One of our lovely neighbours provided us with some guinea fowl eggs this Spring and we now have five Guinea fowl living at Booyong! They have a lovely polka dot design and I think they’re really cute.
So, what are they good for you ask? Guinea fowl are famous for aiding in the natural removal of bugs (including ticks), pests, insects and even snakes in the garden. They are popular because, unlike chickens, they prey upon insects that live close to the surface and are less likely to burrow beneath the grass and underneath the soil and make a mess. They will predominantly eat bugs in preference to leafed plants. Although having said that they may make a mess of young seedlings so be sure to protect them just in case.
They tend to remain where they are raised, especially if they are cared for well. Bob kept the baby Guinea fowl (keets) in a temporary hutch for the first couple of months and they seem to have assimilated well with the chickens since being set free. They are quite low maintenance and require regular clean and fresh water, and their diet should be around 80% insects and 20% plants and seeds. They require additional grains in winter when there is not much feed about.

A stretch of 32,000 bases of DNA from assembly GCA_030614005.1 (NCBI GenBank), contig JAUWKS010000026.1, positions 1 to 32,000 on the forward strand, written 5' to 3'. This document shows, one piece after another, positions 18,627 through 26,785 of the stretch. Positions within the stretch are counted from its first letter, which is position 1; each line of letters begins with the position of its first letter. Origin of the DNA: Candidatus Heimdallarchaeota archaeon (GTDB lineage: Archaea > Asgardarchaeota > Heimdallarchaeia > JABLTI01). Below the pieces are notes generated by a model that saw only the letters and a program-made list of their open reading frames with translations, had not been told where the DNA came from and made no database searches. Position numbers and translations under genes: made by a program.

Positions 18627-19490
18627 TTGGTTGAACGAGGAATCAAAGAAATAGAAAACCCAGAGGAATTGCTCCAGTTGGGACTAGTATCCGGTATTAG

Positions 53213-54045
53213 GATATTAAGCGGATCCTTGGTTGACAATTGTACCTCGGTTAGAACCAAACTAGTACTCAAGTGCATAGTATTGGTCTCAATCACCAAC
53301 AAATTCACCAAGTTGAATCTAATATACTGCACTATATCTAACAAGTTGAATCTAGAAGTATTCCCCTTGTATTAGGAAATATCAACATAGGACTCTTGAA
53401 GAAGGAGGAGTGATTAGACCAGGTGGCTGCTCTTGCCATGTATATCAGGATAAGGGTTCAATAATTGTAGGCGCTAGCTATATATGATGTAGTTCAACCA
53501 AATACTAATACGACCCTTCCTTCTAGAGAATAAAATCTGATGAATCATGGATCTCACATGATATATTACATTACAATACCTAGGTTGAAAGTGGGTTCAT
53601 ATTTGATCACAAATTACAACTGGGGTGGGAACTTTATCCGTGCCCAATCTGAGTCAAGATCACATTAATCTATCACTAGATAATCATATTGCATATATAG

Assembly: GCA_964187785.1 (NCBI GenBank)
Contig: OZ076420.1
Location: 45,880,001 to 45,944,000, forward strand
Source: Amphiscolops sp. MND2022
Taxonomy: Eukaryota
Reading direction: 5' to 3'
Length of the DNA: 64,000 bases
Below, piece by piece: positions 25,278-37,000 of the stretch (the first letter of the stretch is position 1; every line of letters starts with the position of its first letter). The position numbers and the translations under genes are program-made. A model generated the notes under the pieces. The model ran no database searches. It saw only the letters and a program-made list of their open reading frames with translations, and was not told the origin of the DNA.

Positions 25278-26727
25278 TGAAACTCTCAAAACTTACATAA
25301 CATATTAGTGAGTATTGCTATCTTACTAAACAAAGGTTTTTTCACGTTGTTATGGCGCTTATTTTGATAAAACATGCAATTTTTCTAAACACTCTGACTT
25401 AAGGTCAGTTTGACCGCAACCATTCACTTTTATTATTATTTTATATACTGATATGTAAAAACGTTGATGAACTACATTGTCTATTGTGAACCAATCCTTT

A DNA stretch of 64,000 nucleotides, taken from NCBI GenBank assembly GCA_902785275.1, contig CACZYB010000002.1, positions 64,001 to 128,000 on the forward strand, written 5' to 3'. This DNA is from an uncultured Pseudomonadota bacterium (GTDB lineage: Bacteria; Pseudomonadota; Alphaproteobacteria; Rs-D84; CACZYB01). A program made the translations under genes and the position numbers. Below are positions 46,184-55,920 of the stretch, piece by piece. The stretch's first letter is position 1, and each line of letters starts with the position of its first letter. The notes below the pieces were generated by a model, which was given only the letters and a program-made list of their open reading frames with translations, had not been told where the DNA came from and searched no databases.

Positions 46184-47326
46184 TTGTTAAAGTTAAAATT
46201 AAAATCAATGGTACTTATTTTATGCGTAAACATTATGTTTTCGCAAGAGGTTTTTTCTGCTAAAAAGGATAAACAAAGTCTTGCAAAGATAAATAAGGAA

Each Guinea fowl will lay seasonally (Spring and Summer) and have the capacity to lay approximately 100 rich eggs per year. They are also well known as a game bird and for their dark and lean meat. We were recently surprised to find one of our clucky chickens sitting on a pile of Guinea fowl eggs in the long grass. They will generally take 26-28 days to hatch. We didn’t expect them due to the cold weather, but we now have an additional three keets. They think the chicken is their mother and we’ve placed them in the bunny hutch temporarily for protection.
Guinea fowls are native to Africa. They spend their days foraging for insects and bugs and work together, moving together as one. Guinea Fowl are larger and fiercer than chickens and their loud calls will alarm you should danger be present. If they discover a snake or rat, they will close ranks and work together to catch their prey. They can be quite noisy, but this doesn’t seem to be a problem at Booyong, there is space for them to roam about freely and they like their independence. Guinea fowl are not suitable for urban environments for this reason.
At Booyong as the sun begins to go down, they will fly up to a specific branch in a tree near Bob’s shack. Every day, like clockwork! They seem not to require a shelter and are safe in the tree with Dixie (our kelpie) there to protect them from foxes and owls. They can also fly away from predators and we expect them to move to higher branches as they mature.
In the garden guinea fowl manure is good for compost and as it is high in nitrogen should be used sparingly. They’re a great addition to the property and we like having them roam about.